Weaving traditional Ikat
Ikat, is a traditional style of weaving that uses a resist dyeing process similar to tie-dye on either the warp or weft before the threads are woven to create a pattern or design. A Double Ikat is when both the warp and the weft are tie-dyed before weaving. In the Malay language Ikat means "to tie" or "to bind". Ikats are imbedded in cultures from across the world, Ikat is still common in Argentina, Bolivia, Ecuador, Guatemala and Mexico. In the 19th century, the Silk Road desert oases of Bukhara and Samarkand (in what is now Uzbekistan in Central Asia) were famous for their fine silk Uzbek Ikat. India, Japan and several South-East Asia countries have cultures with long histories of Ikat production. Double Ikats can still be found in India, Guatemala, Japan and the Indonesian islands of Bali and Kalimantan.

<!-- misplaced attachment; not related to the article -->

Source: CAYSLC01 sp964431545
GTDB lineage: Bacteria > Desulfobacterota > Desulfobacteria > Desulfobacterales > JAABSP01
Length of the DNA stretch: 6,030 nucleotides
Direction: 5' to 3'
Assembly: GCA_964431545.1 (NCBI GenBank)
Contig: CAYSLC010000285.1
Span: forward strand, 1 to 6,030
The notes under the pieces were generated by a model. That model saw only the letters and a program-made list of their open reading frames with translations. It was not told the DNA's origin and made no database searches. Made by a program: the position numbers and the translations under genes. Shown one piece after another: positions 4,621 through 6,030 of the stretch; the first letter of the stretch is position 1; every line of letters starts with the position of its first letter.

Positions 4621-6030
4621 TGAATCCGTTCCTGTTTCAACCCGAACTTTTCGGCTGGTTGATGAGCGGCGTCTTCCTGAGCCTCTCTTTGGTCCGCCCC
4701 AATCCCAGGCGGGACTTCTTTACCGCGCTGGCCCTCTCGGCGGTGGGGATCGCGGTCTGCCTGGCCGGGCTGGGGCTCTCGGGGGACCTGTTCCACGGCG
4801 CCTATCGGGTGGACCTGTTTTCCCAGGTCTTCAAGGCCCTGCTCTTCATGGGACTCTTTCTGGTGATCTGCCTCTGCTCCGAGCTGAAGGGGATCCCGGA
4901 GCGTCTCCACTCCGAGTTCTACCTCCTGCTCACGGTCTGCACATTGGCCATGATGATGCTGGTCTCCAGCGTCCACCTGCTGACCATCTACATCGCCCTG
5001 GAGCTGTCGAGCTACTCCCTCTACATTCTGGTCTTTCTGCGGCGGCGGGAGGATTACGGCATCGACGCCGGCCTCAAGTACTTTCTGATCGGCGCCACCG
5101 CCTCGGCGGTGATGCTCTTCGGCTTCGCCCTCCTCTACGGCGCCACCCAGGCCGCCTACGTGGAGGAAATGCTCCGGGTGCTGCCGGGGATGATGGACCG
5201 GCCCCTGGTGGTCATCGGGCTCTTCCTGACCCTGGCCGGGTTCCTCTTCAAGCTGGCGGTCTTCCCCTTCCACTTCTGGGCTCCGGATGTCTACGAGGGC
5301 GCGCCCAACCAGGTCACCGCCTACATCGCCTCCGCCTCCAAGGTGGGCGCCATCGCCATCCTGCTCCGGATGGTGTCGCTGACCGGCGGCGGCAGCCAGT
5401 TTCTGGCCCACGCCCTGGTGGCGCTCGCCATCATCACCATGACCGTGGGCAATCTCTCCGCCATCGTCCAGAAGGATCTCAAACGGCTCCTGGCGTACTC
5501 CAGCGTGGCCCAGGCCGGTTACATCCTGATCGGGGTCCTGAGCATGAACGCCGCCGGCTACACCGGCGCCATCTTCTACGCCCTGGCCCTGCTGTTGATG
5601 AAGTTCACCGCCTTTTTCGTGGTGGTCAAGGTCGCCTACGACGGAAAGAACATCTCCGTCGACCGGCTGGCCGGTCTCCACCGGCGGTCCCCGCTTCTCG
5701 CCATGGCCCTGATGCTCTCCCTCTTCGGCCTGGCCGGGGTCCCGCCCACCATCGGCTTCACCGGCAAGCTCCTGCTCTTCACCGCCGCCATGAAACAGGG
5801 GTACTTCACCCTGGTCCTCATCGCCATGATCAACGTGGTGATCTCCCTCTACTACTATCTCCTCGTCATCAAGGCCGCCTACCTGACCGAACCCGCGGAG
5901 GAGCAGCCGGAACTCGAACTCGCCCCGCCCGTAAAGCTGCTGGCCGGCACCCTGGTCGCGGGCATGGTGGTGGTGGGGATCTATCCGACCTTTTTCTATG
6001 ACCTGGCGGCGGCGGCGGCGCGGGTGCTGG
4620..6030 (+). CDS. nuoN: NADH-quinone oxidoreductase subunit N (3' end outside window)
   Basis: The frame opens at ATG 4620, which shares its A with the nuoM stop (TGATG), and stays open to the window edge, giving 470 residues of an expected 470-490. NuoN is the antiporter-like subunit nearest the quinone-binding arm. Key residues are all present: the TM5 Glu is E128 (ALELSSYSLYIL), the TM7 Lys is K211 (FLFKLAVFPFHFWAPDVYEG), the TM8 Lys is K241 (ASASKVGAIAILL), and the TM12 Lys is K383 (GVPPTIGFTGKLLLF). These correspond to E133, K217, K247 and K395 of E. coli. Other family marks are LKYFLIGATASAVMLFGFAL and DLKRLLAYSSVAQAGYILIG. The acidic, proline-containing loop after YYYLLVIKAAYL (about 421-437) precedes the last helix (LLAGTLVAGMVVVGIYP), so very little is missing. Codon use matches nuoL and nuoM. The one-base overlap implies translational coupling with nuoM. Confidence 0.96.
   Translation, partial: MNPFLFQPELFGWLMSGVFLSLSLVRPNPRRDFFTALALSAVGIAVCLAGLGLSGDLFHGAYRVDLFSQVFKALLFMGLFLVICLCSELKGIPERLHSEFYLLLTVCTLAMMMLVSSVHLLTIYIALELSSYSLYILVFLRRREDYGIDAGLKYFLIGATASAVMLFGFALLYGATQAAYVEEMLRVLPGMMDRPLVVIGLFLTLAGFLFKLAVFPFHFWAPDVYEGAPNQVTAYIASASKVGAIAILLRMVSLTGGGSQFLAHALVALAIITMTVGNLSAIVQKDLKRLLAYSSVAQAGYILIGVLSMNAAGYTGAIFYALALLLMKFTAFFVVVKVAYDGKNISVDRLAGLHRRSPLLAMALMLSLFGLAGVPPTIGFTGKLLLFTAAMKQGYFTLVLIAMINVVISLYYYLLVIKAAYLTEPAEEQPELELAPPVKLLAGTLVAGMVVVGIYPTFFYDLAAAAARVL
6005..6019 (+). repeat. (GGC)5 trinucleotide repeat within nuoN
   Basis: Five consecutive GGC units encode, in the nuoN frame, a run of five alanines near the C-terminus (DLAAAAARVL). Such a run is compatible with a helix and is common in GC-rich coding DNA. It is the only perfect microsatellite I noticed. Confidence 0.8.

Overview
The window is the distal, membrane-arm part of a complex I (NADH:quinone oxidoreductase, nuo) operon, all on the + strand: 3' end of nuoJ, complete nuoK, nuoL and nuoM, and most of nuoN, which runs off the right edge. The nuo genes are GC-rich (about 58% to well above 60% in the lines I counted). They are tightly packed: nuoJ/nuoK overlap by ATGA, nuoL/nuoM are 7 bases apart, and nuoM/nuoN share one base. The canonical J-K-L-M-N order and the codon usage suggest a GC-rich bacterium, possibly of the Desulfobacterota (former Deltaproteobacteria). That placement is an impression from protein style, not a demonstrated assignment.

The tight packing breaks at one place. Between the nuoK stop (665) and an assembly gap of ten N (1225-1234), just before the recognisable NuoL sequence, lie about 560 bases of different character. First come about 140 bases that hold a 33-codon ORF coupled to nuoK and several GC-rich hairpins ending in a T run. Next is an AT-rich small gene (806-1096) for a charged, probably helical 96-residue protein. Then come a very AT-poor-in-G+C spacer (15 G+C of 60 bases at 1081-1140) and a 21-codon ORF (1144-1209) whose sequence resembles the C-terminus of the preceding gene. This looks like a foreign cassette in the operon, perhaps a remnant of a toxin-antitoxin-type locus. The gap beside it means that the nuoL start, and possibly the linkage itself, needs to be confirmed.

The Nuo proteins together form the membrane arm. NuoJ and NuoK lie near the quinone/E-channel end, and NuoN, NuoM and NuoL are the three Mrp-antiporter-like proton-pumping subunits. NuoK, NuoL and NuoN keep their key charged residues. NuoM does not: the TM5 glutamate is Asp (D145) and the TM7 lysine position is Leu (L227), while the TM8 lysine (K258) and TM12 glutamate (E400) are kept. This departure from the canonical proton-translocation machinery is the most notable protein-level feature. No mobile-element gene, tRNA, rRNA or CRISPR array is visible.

Ikats vary widely from country to country, like any traditional art or craft form. Designs and colours relate to specific cultures, religions and traditions and Ikats are often imbedded and represent symbols of status, wealth, power and prestige. Some cultures regard the Ikat to possess magical powers, perhaps due to the time and energy that goes into it's production.